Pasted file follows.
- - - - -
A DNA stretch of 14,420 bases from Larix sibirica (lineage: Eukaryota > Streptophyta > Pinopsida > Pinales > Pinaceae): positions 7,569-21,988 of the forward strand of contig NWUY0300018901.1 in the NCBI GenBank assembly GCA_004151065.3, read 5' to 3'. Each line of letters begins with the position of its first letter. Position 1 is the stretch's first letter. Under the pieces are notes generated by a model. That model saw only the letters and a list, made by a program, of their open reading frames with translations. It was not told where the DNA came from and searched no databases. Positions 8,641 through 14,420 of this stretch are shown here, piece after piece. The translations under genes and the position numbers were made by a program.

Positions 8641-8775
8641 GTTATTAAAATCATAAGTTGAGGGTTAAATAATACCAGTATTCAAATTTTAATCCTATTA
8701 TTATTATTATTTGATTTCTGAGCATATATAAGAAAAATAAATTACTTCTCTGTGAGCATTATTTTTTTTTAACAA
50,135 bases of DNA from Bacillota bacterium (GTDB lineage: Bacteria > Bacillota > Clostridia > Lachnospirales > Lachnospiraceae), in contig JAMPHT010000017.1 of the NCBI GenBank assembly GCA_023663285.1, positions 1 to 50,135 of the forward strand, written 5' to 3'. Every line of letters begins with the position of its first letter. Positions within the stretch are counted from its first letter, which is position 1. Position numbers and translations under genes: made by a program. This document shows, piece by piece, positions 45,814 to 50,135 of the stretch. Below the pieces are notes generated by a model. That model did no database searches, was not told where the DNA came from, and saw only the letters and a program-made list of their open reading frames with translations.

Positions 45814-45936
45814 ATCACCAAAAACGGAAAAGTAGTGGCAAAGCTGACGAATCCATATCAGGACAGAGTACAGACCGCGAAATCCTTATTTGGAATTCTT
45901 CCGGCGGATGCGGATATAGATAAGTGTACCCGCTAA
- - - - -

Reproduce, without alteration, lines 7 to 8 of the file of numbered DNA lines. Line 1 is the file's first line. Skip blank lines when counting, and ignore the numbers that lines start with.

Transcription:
45814 ATCACCAAAAACGGAAAAGTAGTGGCAAAGCTGACGAATCCATATCAGGACAGAGTACAGACCGCGAAATCCTTATTTGGAATTCTT
45901 CCGGCGGATGCGGATATAGATAAGTGTACCCGCTAA